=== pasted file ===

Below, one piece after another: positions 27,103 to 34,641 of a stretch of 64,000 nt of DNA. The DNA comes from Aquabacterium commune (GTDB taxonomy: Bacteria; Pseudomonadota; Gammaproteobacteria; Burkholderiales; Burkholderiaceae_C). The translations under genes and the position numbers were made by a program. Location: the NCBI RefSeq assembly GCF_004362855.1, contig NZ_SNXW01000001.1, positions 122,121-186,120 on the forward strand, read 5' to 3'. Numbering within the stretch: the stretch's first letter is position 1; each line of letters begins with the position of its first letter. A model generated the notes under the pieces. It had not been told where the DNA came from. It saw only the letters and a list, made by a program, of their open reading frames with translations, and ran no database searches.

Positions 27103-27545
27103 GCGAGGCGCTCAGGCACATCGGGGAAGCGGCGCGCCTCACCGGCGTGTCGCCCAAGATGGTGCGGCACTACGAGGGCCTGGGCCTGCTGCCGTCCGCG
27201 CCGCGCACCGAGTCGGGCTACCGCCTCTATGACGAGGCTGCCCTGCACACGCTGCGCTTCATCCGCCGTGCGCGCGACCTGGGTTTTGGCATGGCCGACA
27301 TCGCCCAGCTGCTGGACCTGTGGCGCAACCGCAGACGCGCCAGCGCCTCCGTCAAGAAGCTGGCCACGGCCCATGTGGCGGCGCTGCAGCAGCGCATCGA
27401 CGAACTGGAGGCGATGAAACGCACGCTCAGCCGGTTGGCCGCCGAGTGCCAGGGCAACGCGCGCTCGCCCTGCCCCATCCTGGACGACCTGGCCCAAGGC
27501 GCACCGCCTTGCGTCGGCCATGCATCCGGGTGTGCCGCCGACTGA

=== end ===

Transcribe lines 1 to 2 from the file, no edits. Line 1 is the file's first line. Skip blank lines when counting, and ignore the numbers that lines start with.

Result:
Below, one piece after another: positions 27,103 to 34,641 of a stretch of 64,000 nt of DNA. The DNA comes from Aquabacterium commune (GTDB taxonomy: Bacteria; Pseudomonadota; Gammaproteobacteria; Burkholderiales; Burkholderiaceae_C). The translations under genes and the position numbers were made by a program. Location: the NCBI RefSeq assembly GCF_004362855.1, contig NZ_SNXW01000001.1, positions 122,121-186,120 on the forward strand, read 5' to 3'. Numbering within the stretch: the stretch's first letter is position 1; each line of letters begins with the position of its first letter. A model generated the notes under the pieces. It had not been told where the DNA came from. It saw only the letters and a list, made by a program, of their open reading frames with translations, and ran no database searches.

Positions 27103-27545